Who is the current ace of aces in Major League Baseball? And which “aces” wouldn’t even sniff the starting rotation for the likes of the Astros, Dodgers, Padres and Yankees?
The tricky first step in this process was deciding on the ace of each staff. For 23 of the 30 franchises, it wasn’t a tough call. However, a fair amount of hemming and hawing and emailing with colleagues took place regarding the other seven.
Those decisions didn’t impact the ranking, though, considering how little separation exists between the candidates for that ace spot. For instance, whether you deem Walker Buehler, Tony Gonsolin, Clayton Kershaw or Julio Urias to be the ace of the Dodgers staff, he’ll land somewhere in the Nos. 10-15 range. (Spoiler alert: We went with Kershaw and also defaulted to the “old guard”—Adam Wainwright, Justin Verlander, etc.—anywhere that it made sense to do so.)
One important criterion: The pitcher must have made at least seven starts this season in order to qualify. With apologies to Jacob deGrom, Stephen Strasburg, Lance Lynn, John Means, Tyler Glasnow, Lance McCullers Jr. and others who fall short of that threshold, you at least temporarily lose your ace status when you can’t manage to pitch in 10 percent of your team’s games.
Once the 30 aces were chosen, the ranking is based on a combination of dominance in the current season and past track record, with current season success generally taking preference over previous accolades.
Unless otherwise noted, statistics are current through the start of play Sunday, June 19.
Nos. 30-28: Patrick Corbin, Jose Quintana and Tyler Wells
30. Patrick Corbin, Washington Nationals
- 3-9, 6.59 ERA, 1.78 WHIP, 6.4 K/9, 2.1 K/BB
From 2017 to 2019, Corbin was easily a top-10 pitcher in the majors. He had a 3.47 ERA, averaging just over 220 strikeouts per year, and he was an indispensable asset for a World Series champion in the final season of that three-year arc.
But he has gone from indispensable to darn near unusable. His 3.25 ERA in 2019 steadily ballooned to 4.66 in 2020 to 5.82 last season and now to 6.59. His slider was once one of the most unhittable pitches in baseball, but opponents have been teeing off on it as of late. As if Stephen Strasburg’s gargantuan contract and all the deferred payments to Max Scherzer aren’t bad enough, the Nationals are paying Corbin $23.4 million this season, $24.4 million next year and $35.4 million in 2024 for his rapidly deteriorating services.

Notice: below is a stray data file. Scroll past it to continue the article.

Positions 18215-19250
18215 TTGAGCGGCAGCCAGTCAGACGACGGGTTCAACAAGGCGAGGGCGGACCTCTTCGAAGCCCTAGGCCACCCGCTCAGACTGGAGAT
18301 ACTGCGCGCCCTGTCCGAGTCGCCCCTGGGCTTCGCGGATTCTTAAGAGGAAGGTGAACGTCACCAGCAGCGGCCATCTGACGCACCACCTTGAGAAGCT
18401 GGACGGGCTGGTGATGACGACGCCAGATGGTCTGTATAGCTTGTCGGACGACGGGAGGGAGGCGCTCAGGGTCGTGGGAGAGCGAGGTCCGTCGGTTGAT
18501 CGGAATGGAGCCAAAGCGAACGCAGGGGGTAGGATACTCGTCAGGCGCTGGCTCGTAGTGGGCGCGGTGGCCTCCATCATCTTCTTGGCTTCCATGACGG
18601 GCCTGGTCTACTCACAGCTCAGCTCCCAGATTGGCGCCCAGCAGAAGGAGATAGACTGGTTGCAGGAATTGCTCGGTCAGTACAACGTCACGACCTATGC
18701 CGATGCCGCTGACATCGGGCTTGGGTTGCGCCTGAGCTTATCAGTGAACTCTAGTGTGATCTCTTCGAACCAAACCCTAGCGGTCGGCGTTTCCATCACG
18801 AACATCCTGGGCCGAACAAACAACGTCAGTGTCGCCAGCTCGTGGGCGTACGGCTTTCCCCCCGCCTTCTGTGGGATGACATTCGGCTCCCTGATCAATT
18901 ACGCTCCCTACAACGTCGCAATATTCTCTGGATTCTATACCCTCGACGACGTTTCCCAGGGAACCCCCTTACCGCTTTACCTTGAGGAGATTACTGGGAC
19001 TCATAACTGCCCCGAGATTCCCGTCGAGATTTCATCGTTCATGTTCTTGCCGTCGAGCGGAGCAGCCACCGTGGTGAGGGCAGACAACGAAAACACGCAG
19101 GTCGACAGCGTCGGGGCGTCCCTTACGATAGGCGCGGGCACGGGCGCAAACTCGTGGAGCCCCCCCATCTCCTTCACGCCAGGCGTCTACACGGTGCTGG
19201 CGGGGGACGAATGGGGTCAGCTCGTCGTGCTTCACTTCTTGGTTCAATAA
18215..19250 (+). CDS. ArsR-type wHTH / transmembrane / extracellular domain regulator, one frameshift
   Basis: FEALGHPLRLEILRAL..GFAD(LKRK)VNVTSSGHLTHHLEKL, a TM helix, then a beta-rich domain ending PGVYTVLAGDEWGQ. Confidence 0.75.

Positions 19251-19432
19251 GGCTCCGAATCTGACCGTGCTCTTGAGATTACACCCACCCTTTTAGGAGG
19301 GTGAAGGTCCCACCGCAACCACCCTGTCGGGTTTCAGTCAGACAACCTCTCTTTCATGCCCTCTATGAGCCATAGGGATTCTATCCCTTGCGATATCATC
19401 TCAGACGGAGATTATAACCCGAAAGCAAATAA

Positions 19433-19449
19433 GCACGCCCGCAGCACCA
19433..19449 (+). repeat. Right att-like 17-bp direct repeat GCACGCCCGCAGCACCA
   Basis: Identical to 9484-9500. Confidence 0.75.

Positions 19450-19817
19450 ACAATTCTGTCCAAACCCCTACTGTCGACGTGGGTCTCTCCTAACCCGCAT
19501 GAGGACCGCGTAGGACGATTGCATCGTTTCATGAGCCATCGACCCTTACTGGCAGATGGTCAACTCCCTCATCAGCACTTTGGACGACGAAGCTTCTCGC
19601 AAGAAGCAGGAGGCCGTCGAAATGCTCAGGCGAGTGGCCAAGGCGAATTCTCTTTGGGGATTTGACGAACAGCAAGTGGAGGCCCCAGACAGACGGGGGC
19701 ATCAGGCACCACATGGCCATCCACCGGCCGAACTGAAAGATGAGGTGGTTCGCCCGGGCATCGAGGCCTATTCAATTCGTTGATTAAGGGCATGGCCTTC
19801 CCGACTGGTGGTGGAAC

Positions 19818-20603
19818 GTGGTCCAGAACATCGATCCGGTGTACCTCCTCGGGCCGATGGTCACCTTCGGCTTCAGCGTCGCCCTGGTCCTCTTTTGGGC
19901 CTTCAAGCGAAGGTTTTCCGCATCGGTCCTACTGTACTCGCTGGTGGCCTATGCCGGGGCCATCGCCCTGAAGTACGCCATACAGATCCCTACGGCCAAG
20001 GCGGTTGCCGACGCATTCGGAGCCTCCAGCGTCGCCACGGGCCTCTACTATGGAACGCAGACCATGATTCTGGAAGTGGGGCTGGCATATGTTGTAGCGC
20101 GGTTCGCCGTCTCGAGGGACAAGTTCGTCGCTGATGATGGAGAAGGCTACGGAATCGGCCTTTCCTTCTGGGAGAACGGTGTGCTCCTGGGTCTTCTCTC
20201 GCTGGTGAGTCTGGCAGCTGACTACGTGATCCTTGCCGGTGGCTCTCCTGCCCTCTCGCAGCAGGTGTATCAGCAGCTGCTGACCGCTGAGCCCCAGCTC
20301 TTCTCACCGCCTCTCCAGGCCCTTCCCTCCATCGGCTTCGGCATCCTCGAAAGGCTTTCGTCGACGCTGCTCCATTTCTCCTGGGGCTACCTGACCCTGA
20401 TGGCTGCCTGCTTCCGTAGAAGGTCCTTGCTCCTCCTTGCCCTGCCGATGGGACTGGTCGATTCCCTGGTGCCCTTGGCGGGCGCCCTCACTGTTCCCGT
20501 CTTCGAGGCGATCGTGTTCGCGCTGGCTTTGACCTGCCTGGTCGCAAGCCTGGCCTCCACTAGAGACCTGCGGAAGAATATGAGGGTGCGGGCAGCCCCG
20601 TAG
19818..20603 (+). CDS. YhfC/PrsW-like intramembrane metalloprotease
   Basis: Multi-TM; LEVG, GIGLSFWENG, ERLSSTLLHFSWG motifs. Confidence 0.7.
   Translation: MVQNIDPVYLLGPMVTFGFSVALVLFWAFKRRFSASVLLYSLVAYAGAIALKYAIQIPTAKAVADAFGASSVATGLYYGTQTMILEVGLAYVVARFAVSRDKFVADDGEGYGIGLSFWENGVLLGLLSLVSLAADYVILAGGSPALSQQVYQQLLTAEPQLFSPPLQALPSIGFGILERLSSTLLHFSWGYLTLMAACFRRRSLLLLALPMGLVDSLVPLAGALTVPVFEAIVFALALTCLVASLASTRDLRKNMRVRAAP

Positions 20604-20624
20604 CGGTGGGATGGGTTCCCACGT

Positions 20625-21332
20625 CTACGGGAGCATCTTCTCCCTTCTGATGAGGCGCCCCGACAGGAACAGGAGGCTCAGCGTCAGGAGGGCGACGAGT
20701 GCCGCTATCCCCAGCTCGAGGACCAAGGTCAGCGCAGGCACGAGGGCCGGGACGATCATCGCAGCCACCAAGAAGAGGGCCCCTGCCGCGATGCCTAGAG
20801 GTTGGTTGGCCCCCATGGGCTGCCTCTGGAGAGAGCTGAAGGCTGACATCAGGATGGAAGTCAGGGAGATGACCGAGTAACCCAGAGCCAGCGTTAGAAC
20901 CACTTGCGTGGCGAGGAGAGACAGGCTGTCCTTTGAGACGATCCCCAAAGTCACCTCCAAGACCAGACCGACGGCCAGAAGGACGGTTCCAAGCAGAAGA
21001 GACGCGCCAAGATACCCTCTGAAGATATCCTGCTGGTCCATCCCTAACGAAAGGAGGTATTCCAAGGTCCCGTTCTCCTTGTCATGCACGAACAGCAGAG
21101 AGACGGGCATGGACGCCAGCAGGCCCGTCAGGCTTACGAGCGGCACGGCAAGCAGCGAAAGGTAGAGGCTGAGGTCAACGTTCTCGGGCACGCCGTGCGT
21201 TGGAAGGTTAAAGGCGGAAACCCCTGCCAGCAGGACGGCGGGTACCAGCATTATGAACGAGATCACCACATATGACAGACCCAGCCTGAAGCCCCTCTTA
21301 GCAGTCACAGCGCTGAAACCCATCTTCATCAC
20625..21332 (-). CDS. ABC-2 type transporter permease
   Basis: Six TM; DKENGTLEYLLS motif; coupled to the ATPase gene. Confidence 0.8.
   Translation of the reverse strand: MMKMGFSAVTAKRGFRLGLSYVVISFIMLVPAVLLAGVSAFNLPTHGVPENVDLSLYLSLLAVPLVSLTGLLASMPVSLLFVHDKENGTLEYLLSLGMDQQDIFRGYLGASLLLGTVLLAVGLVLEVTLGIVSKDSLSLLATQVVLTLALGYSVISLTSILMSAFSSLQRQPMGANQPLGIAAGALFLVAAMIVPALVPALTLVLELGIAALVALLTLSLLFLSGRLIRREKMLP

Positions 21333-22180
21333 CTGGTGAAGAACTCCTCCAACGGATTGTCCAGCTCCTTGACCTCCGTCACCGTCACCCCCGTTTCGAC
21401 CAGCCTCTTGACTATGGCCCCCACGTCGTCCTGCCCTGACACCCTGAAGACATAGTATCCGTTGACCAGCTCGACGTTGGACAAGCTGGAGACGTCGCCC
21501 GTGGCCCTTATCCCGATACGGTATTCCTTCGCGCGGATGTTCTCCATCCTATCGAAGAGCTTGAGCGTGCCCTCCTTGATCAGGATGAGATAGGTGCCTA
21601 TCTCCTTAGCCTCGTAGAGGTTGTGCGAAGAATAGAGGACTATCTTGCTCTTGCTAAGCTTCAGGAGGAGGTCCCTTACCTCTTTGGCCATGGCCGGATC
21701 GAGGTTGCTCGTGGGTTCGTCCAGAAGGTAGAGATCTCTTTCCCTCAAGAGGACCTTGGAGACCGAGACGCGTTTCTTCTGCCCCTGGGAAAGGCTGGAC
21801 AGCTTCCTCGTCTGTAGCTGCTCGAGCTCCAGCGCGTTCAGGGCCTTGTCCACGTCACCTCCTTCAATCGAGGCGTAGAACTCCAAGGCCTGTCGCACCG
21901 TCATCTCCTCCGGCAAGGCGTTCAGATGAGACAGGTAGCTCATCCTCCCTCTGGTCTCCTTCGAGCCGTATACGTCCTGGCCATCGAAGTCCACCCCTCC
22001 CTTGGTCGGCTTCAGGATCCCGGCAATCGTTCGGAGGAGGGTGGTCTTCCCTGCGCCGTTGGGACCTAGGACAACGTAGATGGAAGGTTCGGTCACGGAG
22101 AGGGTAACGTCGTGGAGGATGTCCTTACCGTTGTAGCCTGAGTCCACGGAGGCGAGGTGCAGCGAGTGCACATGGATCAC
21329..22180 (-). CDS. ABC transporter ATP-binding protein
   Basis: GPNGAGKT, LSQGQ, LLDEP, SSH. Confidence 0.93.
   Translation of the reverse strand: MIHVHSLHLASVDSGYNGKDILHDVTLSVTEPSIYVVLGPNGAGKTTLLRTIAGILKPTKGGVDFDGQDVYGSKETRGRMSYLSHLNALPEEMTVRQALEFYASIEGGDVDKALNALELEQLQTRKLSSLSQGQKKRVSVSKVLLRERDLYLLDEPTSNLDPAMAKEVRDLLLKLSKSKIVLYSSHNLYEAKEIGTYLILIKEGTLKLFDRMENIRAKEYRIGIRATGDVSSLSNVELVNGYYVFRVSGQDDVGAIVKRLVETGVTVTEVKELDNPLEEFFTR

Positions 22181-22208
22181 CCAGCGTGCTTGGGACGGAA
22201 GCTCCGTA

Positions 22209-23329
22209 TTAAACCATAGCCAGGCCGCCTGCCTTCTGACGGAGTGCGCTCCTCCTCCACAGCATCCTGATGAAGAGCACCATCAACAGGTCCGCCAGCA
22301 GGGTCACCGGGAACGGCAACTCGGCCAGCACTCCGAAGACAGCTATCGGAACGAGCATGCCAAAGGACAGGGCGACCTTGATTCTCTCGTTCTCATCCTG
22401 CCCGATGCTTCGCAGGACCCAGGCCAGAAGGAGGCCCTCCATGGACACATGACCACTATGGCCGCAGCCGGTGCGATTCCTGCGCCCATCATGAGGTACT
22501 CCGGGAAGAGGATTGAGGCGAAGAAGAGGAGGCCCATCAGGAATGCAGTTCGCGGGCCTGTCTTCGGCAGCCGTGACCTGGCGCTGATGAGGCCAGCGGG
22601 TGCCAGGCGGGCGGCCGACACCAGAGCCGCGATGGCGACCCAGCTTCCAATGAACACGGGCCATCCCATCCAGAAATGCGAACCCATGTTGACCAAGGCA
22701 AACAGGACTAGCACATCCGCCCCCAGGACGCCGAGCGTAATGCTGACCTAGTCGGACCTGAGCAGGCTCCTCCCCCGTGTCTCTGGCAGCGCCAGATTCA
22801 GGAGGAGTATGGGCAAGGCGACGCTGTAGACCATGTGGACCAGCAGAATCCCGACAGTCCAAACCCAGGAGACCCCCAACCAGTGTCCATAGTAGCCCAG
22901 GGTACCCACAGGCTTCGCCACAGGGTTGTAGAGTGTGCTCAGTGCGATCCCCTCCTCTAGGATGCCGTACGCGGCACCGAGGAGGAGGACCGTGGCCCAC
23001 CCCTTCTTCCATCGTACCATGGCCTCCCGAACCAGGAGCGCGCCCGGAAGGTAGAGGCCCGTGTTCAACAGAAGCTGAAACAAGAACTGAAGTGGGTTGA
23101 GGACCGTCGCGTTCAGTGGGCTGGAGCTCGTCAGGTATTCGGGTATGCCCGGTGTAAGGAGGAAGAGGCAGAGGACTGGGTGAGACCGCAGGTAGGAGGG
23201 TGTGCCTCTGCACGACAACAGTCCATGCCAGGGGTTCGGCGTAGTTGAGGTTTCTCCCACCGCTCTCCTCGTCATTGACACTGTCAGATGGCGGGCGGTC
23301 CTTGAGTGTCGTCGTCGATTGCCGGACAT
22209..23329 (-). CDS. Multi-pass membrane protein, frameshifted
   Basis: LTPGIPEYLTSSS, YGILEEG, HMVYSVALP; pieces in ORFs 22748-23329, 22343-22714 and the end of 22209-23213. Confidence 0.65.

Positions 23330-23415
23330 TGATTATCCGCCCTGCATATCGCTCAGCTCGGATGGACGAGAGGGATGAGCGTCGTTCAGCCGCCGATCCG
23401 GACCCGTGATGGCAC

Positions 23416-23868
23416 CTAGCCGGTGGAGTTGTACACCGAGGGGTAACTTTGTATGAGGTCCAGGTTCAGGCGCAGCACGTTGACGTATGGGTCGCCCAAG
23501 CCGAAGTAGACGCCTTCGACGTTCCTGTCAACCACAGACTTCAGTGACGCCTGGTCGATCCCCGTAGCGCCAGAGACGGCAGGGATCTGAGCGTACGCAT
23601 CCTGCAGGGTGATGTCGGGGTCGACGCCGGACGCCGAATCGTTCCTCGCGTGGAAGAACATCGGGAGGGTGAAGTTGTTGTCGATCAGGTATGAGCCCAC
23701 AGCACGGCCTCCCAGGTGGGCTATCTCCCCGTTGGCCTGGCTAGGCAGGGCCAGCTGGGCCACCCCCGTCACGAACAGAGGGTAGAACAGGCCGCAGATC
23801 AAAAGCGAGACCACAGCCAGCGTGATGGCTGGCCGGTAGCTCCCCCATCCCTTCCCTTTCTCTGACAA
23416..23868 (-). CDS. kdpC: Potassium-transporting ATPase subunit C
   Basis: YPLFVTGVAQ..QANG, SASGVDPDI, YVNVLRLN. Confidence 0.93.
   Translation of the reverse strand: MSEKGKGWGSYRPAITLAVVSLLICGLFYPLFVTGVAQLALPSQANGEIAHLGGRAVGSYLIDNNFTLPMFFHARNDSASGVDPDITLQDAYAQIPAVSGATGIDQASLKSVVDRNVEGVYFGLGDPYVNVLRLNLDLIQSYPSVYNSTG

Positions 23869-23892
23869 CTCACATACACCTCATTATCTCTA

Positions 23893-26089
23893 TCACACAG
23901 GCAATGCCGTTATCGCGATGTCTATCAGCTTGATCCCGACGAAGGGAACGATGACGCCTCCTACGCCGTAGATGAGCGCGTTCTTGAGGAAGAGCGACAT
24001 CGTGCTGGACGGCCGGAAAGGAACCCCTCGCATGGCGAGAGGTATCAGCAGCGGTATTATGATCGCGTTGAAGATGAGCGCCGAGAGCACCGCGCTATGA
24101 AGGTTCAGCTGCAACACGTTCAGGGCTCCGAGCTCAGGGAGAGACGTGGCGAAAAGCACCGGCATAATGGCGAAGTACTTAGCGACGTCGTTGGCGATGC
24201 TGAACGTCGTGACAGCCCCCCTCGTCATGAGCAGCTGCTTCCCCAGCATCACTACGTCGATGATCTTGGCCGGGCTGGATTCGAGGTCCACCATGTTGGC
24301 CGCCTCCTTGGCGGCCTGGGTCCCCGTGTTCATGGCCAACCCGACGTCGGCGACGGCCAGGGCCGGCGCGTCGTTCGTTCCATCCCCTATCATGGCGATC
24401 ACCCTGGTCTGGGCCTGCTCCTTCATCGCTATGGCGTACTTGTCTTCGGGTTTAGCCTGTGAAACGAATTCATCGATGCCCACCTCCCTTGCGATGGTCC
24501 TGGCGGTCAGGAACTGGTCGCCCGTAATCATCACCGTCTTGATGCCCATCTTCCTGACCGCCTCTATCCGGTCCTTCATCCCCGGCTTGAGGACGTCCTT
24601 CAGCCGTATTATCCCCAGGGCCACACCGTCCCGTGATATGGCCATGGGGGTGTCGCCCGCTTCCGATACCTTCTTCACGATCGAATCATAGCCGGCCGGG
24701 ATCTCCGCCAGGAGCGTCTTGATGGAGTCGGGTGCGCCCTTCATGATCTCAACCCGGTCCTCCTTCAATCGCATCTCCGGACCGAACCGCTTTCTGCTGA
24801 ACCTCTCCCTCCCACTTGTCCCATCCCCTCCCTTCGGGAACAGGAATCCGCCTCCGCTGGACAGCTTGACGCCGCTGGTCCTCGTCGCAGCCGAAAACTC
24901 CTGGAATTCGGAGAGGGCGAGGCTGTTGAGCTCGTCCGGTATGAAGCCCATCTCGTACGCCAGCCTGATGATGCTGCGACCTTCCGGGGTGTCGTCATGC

29. Jose Quintana, Pittsburgh Pirates
- 1-4, 3.66 ERA, 1.33 WHIP, 7.7 K/9, 2.5 K/BB
Quintana used to be one of the most durable starters in the game. From 2013 to 2019, he was tied with Jon Lester for the most games started (224) and did so with a FanGraphs WAR (26.6) that ranked 11th among pitchers.
However, after 2020 and 2021 campaigns that were both injury-riddled and ineffective, the offseason market for Quintana was nonexistent. The 2016 All-Star ended up on a one-year, $2 million deal with the Pirates, where the primary goal seemed to be that he provide some veteran leadership in what is otherwise a young rotation.
He has been better than expected, though, and might be a hot commodity ahead of the trade deadline. Quintana has cooled off over the past month, but he had a 2.19 ERA after seven starts and has yet to allow more than four earned runs in a game.
28. Tyler Wells, Baltimore Orioles
- 4-4, 3.62 ERA, 1.07 WHIP, 5.4 K/9, 3.0 K/BB
Wells missed all of 2019 following Tommy John surgery and all of 2020 because there was no minor league baseball that year. He then spent the 2021 campaign in the bullpen for the O’s, even making four saves in September. But no one knew what to expect from Wells as he transitioned back into a starting role for the first time in nearly four years.
After a rocky start, he has been pretty darn good. In nine starts since the beginning of May, Wells has a 3.09 ERA with four quality starts. He went six scoreless innings against the Red Sox on Memorial Day and relinquished just a solo home run to Teoscar Hernandez in six innings of work against the Blue Jays last week.
It’s a small sample size, but Wells might be a key piece in this rotation for years to come.